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Tuesday, November 19, 2013

Issues? What Issues?



As a reader and a writer, I love social issues. One of my earliest favorite books was Are You There God? It's Me, Margaret, which dealt with a sixth grader's search for religion, as well as acceptance from her group of friends. In fact, I loved all of Judy Blume's books as she told stories about young teens dealing with divorce, masturbation/early sexuality, scoliosis, and young love.



I also enjoyed the stories of 'I was A Teenage Alcoholic/Drug Addict/Runaway'. I think I checked the teen alcohol addiction one out of the library so many times, my name was the only one on the entire card.  That isn't the book, but it sounds similar to the one I remember.

I learned to stay away from these pitfalls of the teenage years. And they weren't told in a preachy manner. No; quite the opposite. Sometimes it was rather humorous.



And that's what I've has tried to do in my books; weave the social issues into the story lines in order to show how even good kids can make disastrous choices. Throughout the Arbor University series, young women learn the choices they make can affect their overall outcome in life. Sometimes it's a good change; other times not so good. As one reader put it, as she identified with a particular character, "It's nice to see what my life would have been, had I stayed on track."

As for when I'm writing as Kenzie, I don't consciously add in a social issue; it just happens to sneak in. For instance, I had no idea sexual harassment would rear its ugly head in Teacher's Pet. I had to stop writing for two days and research. In All She Ever Wanted, my expanded chapters suddenly dealt with health department citations. Again, I had to stop and research.



In Wild At Heart, gambling addiction showed up. Off The Clock shows a young woman who's the sole caregiver of her Alzheimer's-stricken mother, and the horrific issue of elder abuse (not the woman, but her brother). 

So my advice to anyone wanting to write about issues, be it political, gay rights, whatever...weave it into the story in such a manner it does not come across preachy. The reader should not even realize they are being educated until after they're finished reading.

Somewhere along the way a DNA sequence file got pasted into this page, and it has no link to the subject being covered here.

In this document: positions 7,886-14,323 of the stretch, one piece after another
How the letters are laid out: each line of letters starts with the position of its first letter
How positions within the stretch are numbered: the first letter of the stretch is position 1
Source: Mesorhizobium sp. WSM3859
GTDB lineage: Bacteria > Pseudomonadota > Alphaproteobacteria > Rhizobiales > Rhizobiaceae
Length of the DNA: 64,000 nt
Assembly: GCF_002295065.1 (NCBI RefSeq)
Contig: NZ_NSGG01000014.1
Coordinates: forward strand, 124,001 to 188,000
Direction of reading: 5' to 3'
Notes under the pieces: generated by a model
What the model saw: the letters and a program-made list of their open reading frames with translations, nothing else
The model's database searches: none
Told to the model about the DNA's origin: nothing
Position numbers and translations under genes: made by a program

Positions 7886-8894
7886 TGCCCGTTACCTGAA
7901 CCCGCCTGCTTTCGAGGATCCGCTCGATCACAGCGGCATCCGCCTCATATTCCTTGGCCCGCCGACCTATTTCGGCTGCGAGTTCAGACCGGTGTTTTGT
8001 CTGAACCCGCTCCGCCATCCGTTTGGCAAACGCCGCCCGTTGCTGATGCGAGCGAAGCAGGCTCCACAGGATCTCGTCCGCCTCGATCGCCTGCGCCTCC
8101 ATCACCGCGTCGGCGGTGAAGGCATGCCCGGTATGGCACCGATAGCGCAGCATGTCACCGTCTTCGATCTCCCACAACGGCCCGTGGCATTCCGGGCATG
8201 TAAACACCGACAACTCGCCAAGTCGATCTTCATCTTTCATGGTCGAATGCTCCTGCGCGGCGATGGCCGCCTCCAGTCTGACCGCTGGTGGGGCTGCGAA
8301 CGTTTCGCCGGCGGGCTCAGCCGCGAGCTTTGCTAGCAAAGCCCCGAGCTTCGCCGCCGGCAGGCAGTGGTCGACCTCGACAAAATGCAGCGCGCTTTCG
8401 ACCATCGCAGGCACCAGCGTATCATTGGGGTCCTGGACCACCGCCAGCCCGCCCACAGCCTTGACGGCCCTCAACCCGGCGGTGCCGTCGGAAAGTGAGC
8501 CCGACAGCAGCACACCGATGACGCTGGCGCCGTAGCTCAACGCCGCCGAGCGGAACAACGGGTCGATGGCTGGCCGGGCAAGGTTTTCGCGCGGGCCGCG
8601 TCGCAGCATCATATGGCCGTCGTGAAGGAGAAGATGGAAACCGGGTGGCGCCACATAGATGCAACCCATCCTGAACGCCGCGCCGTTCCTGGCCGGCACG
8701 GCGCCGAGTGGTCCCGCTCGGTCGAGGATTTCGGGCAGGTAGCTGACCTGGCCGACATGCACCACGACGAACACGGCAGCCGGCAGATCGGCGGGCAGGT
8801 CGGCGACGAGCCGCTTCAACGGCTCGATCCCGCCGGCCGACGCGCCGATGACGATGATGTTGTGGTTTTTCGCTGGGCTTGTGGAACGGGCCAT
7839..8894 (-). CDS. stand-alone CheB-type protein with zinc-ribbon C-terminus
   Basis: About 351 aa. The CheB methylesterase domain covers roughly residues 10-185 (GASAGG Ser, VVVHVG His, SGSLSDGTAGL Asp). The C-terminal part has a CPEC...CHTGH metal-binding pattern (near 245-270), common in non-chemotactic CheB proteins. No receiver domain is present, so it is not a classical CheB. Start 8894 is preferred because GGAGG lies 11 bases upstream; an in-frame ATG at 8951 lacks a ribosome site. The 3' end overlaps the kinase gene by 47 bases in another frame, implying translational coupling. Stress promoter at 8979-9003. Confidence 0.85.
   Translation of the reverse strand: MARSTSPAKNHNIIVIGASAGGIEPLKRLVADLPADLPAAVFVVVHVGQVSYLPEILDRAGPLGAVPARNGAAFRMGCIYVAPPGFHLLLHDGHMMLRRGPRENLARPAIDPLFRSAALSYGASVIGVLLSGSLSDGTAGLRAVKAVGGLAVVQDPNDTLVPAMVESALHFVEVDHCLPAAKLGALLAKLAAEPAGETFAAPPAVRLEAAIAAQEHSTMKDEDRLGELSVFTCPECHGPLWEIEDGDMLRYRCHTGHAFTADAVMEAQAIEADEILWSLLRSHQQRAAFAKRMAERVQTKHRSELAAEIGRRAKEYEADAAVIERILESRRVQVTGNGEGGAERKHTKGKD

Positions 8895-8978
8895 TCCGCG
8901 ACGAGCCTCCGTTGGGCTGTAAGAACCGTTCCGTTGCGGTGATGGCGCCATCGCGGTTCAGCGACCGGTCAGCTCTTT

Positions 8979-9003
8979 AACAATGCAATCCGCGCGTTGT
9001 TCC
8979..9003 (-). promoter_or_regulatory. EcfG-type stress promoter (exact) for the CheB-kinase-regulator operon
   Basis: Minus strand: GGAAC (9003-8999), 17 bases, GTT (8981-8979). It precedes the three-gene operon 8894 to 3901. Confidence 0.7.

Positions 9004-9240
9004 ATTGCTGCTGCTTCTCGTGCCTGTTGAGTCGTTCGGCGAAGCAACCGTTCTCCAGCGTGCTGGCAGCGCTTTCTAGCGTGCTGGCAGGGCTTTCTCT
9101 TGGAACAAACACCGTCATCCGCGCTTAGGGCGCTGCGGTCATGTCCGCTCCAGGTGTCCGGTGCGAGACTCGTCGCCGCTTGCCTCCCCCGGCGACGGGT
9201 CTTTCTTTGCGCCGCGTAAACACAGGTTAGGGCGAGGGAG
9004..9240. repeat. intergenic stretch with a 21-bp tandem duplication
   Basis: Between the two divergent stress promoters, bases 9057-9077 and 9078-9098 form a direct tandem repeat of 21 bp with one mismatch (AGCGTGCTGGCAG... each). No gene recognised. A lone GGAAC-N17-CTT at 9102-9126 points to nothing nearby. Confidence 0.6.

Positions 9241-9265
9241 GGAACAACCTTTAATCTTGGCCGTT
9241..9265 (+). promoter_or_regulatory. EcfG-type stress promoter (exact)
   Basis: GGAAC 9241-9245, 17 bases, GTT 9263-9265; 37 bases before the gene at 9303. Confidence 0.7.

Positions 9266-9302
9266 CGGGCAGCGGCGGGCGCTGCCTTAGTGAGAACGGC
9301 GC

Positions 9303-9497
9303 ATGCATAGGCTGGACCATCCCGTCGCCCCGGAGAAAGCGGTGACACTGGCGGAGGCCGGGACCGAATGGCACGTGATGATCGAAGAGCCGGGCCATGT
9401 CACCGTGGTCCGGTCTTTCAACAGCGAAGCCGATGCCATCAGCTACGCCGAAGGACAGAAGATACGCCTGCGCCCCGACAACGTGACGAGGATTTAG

Happy Reading:)

12 comments:

Rose Anderson said...

Great post! My Loving Leonardo came right out of the headlines two summers ago. I put a Victorian spin on them. Funny how things change yet stay the same...

Paris said...

Interesting post. I think many were drawn to the Judy Blume books because she did discuss the real issues. Her books were empowering.

infant costume said...

It is this type of interesting thing with this post of yours. I had been interested with all the topic along with the flow in the story. Keep up to date the truly amazing work.

Sandy said...

Molly, I loved this post, and I, also, use this format to write about social issues. My Riverboat Mysteries is about addictions as well as family issues.

Thanks for a great post.

Jeanine said...

Great post Molly. I like to weave social issues into my stories too. Thanks!

Molly Daniels said...

It's great to see others do this too:) Thank you!

Cara Marsi said...

Molly, I think it's wonderful the way you're able to weave social issues into your stories.

Melissa Keir said...

I loved that Judy Blume book. I could identify with the main character and often sat and wondered if I was "normal".

Social issues tie us all together. We've all known someone or been someone who has faced these challenges. By reading a story we can look at our own choices and play them out in a different way...sort of what if??

jean hart stewart said...

Lots of interesting thoughts there. Social issues can't help but pop up or the writer's suppressing too much.

vicki batman said...

Very good post. I often find research can be fun too. I didn't read Judy Blume, but am thinking maybe I should.

B.C. Brown said...

The fact that you do write real issues into your stories has always kept me returning. You know how fussy I am about the romance I choose over, say, something darker. :)

glenys said...

Really good post - we may be writing fiction but that's no reason we can't weave in 'real life' problems - in fact, I think as writers we really ought to use these in our plots. It's not being preachy, it's being responsible, yes?

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